In this class for fiction writers with prior workshop experience, students will craft two short stories and discuss outside works as we parse the mechanics of fiction, and what exactly makes a story. Through reading one another's work and studying the craft of writers like Jamaica Kincaid, Valeria Luiselli, Haruki Murakami, Juan Martinez, Amelia Gray, Rachel Khong, and Alejandro Zambra, we'll leave these weeks a little further along in our understanding of how to make a narrative stick. We've all got a plethora of tools at our disposal to share our stories—in this course, you'll hone yours just a little bit sharper. By the end of the course, every writer will have two workshopped stories (or excerpts from longer works) and a more nuanced understanding of how to craft compelling and effective short stories.
- peer and instructor critiques on two short pieces
- greater familiarity with writers of literary fiction
- next steps on revising submitted fiction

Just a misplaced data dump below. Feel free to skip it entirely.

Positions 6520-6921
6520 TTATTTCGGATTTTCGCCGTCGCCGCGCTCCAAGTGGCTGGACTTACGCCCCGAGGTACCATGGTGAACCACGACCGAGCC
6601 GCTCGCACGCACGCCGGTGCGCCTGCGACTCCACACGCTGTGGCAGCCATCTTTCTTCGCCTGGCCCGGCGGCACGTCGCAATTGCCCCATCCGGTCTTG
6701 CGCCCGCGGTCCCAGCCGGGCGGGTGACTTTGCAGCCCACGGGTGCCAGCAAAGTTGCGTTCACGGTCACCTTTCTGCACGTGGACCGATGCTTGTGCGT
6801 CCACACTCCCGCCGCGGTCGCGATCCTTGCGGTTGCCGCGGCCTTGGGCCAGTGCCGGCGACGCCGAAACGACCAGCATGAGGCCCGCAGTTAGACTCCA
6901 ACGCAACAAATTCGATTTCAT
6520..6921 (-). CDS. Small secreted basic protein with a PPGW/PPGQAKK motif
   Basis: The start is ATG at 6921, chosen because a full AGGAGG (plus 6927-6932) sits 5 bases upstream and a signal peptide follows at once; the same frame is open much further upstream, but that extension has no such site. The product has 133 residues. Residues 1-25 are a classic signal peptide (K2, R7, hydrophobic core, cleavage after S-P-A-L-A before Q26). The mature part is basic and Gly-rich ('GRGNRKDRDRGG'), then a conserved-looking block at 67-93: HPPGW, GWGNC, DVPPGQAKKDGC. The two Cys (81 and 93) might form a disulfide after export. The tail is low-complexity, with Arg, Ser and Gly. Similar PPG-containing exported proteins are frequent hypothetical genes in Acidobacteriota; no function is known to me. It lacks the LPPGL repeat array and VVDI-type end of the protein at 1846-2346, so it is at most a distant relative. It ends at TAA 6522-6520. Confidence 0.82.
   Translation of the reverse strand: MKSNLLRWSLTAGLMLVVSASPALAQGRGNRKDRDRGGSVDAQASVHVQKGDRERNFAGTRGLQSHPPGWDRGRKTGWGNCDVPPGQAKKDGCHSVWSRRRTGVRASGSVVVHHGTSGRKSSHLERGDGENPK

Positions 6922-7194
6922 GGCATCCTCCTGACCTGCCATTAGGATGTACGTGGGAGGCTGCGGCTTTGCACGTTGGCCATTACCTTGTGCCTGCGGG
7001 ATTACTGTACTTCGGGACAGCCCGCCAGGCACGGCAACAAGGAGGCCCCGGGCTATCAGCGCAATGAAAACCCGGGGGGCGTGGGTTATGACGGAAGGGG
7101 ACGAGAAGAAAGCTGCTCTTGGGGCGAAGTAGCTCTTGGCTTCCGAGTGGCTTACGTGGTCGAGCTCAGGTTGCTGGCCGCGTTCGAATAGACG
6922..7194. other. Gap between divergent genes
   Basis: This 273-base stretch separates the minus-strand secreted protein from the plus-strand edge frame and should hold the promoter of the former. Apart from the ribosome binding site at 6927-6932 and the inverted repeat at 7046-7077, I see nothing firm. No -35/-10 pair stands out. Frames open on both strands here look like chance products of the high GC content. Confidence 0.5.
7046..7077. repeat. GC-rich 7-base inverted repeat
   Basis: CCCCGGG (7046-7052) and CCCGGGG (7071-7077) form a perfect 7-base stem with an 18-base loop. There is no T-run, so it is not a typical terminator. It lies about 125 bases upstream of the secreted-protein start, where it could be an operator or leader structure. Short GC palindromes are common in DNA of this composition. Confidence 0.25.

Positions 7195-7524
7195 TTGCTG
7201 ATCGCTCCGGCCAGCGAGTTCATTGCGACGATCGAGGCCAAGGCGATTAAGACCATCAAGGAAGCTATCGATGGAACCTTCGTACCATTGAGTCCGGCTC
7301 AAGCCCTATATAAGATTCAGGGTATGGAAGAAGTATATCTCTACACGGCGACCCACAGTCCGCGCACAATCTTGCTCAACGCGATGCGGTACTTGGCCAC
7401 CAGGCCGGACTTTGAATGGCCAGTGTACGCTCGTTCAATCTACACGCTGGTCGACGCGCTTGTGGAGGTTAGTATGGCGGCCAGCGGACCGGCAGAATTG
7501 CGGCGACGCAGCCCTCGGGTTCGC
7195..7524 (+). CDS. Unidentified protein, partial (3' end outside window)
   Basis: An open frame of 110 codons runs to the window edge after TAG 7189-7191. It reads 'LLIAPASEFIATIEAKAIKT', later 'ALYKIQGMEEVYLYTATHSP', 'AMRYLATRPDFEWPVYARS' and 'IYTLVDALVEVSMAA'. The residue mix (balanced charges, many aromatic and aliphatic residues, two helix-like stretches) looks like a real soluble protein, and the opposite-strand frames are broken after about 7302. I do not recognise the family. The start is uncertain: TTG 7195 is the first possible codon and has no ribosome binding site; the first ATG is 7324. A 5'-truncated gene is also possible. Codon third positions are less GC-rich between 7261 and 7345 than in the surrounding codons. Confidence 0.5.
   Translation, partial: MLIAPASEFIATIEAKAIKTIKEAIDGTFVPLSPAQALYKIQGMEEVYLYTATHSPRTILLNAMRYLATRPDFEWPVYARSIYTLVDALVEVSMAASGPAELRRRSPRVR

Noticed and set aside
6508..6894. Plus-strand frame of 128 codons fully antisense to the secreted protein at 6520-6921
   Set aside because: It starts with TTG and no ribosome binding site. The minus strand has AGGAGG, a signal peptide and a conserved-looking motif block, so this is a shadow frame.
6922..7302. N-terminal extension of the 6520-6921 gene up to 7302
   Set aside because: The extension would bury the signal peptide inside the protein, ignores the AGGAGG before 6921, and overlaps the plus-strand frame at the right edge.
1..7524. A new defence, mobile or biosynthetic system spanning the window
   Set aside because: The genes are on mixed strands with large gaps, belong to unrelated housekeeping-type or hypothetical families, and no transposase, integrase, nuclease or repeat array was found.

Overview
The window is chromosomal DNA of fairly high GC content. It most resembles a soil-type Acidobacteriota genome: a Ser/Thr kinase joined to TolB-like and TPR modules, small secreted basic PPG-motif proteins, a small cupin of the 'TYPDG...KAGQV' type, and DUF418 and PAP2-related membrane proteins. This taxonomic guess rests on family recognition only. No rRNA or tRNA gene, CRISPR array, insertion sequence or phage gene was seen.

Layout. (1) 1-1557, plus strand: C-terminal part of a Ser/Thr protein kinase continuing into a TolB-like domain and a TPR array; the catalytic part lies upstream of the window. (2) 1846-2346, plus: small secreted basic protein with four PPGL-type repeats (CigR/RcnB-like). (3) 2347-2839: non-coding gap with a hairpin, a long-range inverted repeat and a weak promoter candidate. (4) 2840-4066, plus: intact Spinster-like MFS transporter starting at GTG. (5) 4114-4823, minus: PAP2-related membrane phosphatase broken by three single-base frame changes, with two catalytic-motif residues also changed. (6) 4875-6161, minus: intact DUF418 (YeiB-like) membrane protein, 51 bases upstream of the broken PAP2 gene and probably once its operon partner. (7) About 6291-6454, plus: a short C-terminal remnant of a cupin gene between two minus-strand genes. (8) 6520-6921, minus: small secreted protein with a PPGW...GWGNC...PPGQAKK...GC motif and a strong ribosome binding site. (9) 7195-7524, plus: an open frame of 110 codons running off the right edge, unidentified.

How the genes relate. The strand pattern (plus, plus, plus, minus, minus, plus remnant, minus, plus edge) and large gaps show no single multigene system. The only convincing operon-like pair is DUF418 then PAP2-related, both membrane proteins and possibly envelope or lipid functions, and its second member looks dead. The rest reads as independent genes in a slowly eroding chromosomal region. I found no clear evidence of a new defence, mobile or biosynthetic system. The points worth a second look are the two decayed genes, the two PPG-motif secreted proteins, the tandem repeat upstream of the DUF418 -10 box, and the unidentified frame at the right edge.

Week 1: Introductions
Week 2: Beginnings, Self and Peer Editing, Readings
Week 3: Form and Structure, Weight, Readings
Week 4: Tension, Climaxes, Readings,
Week 5: Denouements, Themes, Readings
Week 6: Fooling Around, Submitting Your Work, Review
Bryan Washington is the author of Lot, with fiction and essays appearing in the New York Times, the New York Times Magazine, The New Yorker, BuzzFeed, Vulture, The Paris Review, Boston Review, Tin House, One Story, Bon Appétit, MUNCHIES, American Short Fiction, GQ, FADER, The Awl, Hazlitt, and Catapult. He’s the recipient of an O. Henry Award, and he lives in Houston.